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Designer Anju Modi, renowned for her work with traditional textiles, got a once in a lifetime opportunity to design for the Bollywood epic, “Ram-Leela.” We spoke to the designer about her work on the film and how her incredible costumes brought the character of ‘Leela’ to life.
How did the opportunity to design for ‘Ram-Leela’ come about?
The director of the film, Sanjay Leela Bhansali, is a perfectionist and he wanted the film to look real regarding costumes and is meticulous about every detail. He found out that I do a lot of work in Gujarat and Rajasthan and I am good with my knowledge of crafts so he called me and offered me the opportunity and I took it quickly because I love his movies and the way he makes them.
So you had no reservations about doing it?
No reservations. As a designer it was a great opportunity to work with a talented director and to dress Deepika Padukone and Priyanka Chopra and to give an authentic Gujarati feel to the film. All of these elements were tempting and so of course I took it.
What kind of research did you do to prepare for the movie? Did you look at a particular time period?
The movie is set in today’s time but I had to maintain the typical Gujarati village look with a contemporary feel so I went to the Bhoj region of Kutch to see the way they dress and found these old antique textiles which can’t be replicated. These were only available in bits and pieces so I had to mix and match them with new fabric and that was a huge challenge because I had to make them look as though they were part of one outfit. I wanted to use those old, antique fabrics because it’s impossible to replicate the authenticity of those colors, the brocades and those beautiful, fine embroideries that were done by hand. One of the requirements of the costume making was that I travel to the village sectors and locate those antique fabrics and utilize them with the newer fabrics and make Deepika’s outfits look as authentic as possible.
How old were the pieces that you used?
Some of the pieces were more than a hundred years old. There is a song in the movie, “Ishqyaun Dhishqyaun” where Deepika is wearing a turquoise blue and pink blouse made from an old, antique fabric which gives a very authentic look to her outfit. Those pieces had its own charm and its own colors that is just not possible to replicate in today’s time.
Where were you able to find these hundred year old fabrics?
You would be surprised and it was a huge discovery for me! I had never traveled that deep into the interior of the region and I met the villagers there who had these old pieces and I bought it from them. The jewelry was sourced from Amrapali, who gave us antique pieces from their archives which they don’t sell but were generous enough to allow us to use them for the movie. So a lot of the rustic charm was there because of these antique pieces.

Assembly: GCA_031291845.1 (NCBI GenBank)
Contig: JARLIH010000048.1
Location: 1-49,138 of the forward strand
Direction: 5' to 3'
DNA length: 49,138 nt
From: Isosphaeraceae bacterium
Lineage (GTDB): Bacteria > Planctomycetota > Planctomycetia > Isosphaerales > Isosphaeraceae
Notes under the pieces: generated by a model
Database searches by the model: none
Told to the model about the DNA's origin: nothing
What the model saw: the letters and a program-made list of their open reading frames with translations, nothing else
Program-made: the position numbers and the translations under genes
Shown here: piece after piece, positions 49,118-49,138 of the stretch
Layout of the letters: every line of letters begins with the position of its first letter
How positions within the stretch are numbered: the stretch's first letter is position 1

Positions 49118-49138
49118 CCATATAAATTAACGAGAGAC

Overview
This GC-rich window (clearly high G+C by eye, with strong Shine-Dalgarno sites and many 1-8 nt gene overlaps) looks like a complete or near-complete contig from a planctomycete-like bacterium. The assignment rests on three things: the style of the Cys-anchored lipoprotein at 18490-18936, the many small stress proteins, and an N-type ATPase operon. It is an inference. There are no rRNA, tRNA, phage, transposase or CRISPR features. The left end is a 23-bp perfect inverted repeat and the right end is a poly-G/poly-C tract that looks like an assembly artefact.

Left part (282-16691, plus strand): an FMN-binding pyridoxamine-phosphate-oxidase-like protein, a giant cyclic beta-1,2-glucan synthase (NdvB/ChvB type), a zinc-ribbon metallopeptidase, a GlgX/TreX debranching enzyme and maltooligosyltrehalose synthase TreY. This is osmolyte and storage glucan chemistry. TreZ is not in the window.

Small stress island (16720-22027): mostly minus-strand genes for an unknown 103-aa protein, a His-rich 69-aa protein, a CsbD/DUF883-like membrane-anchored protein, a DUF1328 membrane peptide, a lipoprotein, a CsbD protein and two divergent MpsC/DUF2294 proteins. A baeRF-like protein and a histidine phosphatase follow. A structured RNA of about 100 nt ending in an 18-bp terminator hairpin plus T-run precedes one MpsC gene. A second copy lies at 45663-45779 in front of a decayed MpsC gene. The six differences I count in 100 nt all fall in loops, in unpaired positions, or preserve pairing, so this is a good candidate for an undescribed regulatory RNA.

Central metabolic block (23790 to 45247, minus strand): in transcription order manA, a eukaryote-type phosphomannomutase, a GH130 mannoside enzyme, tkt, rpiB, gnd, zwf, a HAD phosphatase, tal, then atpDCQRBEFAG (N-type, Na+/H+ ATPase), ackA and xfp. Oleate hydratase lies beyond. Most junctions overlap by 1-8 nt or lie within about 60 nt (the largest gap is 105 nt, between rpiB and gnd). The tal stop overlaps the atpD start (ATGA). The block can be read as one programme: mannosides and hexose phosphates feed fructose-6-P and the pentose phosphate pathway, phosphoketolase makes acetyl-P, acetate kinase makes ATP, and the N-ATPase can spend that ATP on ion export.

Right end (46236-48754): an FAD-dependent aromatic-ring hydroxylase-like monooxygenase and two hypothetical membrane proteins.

How is the character of Leela described in the script and how did that influence your design?
The minute I was finalized as the costume designer for the film, I was sent the script and I read it to understand the character of Leela and the requirements of each scene. The brief I got about Leela from Sanjay was that she is beautiful but with a naughty streak in her and also quite rebellious. She is also sensuous – not sexy – because she is unmarried and innocent in certain terms. But a mild seduction needs to be there without being overtly sexy. So, I had to be careful in my choices and the colors had to be bright and her flirtatious, naughty nature has to come across in the way she dresses. She doesn’t cover her head like a typical Gujarati woman and she wears her dupatta in a casual way as if to say, “I live life on my on terms.” And when the story demands her to become a little more serious, the attire becomes more mature and darker and she’s shown in closed neck, long blouses. So, as the movie progresses, the costume also progresses according to her evolution and state of mind.
Although there were specific guidelines in the script how much freedom did you have with the design/creative process?
I was given one hundred percent creative freedom. For one, Sanjay understood the importance of the costumes in the film and secondly he respected the creative input of others. So, while we discussed the script and the sets and the colors, he told me, “Okay now you create your magic.” As a designer, you don’t want to hold back and want to give full blast to your ideas so I was given that creative freedom. And a lot of credit goes to Sanjay’s own creativity and the creative synergy that was created with the whole team that allowed me to come up with designs that I may not have designed. The whole experience of working on ‘Ram- Leela’ was a creative high for me.